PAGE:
Having a standard two-year timescale for implementation is a particularly short period to prepare a site for development and discharge the necessary pre-commencement planning conditions imposed by a local authority.

That said, we have recently represented a number of developers that are willing to offer shorter time periods for the implementation of reserved matters, in order to secure a planning permission. While the timescales are tight, this can be achieved. 

To this end, it is important that Government increases its  allocation of resources to local planning authorities (which the White Paper seeks to do in part through the potential for increased planning application fees); and measures are put in place to encourage Government agencies and statutory consultees to work constructively with developers and the local planning authority.

The proposals also include a caveat that this shorter commencement period will only apply where a shorter timescale would not hinder the viability or deliverability of a scheme.  Based on our experience, you would expect developers will need to make this case, particularly for larger-scale developments.

Simplify and speed up the completion notice process

Section 94 of the TCPA already provides Local Authorities with the powers to issue Completion Notices on a developer or landowner - their purpose being to encourage the completion of developments which have been left unfinished. Completion notices have the effect of terminating a planning permission at the end of a specified period.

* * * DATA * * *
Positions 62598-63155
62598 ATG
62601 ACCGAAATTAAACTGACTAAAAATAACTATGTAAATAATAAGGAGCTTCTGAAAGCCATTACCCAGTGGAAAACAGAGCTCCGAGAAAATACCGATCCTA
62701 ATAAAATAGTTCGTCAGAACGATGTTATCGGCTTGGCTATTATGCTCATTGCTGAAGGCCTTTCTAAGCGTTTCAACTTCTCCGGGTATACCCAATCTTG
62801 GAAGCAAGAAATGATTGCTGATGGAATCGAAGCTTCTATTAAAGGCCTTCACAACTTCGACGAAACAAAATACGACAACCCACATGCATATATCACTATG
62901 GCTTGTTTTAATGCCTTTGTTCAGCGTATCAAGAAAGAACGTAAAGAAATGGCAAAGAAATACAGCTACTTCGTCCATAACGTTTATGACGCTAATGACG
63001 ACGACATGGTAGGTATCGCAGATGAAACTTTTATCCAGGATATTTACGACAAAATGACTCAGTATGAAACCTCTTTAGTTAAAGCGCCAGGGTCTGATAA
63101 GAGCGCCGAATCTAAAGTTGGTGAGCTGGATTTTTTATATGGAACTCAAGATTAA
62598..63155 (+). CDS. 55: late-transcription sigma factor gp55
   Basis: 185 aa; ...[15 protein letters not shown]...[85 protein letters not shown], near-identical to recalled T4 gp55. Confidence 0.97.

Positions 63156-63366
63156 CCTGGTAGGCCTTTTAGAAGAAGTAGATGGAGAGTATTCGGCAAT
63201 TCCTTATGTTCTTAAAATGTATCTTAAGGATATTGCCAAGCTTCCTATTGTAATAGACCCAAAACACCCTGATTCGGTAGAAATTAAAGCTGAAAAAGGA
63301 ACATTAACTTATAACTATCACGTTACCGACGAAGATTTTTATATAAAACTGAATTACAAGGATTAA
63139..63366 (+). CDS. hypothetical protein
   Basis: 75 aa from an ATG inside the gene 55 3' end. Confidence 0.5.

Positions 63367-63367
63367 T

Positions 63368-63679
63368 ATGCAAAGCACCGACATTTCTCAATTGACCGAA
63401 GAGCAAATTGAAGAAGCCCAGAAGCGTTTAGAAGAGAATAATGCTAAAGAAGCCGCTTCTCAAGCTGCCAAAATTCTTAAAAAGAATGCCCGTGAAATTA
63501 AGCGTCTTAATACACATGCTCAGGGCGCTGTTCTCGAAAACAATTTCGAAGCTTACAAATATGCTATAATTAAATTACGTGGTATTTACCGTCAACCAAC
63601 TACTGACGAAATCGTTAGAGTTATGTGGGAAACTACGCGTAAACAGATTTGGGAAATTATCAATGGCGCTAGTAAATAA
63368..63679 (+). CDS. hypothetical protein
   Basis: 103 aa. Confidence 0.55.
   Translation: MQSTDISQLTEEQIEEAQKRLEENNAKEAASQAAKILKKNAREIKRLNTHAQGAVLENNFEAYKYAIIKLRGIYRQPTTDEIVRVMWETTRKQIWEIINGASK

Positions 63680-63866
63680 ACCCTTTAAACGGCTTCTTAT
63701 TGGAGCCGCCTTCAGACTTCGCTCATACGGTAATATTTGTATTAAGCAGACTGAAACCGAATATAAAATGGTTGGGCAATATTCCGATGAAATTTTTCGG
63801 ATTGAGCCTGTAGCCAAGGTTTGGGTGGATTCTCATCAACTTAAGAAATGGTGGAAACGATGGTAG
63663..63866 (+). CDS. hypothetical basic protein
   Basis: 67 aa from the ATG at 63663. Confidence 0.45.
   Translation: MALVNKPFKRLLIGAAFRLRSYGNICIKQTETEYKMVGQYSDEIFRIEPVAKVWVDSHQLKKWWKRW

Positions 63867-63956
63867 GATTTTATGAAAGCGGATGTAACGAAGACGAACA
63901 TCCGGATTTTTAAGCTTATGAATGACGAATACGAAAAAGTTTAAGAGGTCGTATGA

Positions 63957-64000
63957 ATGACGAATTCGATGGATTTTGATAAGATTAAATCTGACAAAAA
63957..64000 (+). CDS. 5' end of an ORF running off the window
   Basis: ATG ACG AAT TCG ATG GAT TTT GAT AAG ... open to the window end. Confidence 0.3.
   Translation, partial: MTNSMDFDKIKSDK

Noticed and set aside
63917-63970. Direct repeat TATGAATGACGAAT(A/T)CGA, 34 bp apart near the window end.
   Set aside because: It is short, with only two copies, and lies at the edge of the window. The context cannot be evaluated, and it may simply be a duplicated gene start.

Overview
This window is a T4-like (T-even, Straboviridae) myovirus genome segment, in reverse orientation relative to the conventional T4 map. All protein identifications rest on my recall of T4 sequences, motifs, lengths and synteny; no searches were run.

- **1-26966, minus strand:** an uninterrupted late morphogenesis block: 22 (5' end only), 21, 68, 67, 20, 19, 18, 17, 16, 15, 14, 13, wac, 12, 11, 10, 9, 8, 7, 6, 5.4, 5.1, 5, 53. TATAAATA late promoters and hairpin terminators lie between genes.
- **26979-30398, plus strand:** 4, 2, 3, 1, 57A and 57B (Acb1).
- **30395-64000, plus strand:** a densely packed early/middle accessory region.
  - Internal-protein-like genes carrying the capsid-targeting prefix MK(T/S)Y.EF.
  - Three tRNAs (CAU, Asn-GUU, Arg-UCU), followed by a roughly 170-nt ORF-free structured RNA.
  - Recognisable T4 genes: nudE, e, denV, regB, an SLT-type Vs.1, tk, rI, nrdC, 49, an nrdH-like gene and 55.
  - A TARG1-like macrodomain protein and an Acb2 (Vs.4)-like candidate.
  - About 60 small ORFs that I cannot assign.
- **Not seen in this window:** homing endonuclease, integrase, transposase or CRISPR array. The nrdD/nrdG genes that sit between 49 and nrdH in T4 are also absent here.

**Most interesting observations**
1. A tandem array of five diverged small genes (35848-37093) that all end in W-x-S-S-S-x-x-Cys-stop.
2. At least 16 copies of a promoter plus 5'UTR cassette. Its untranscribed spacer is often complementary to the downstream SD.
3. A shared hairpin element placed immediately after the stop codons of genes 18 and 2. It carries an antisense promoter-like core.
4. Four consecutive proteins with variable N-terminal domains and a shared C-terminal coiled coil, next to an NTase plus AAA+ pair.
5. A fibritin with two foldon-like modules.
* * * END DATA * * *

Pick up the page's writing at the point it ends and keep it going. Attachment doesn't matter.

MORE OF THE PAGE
However, Completion Notices are very rarely used by Local Authorities, particularly if a developer has since run out of money, or the site is unviable to development. The usefulness of Completion Notices is therefore limited, particularly if it puts off future purchasers of the site where the planning permission has expired.

The Government is proposing that the process for serving a Completion Notice is simplified allowing Local Authorities to issue notices more quickly.

The aim here of Government is to deter developers from making only very minor material starts on site – i.e. “putting a spade in the ground” to implement their permissions.

Posted with the following keywords:
Housing White Paper, Land Banking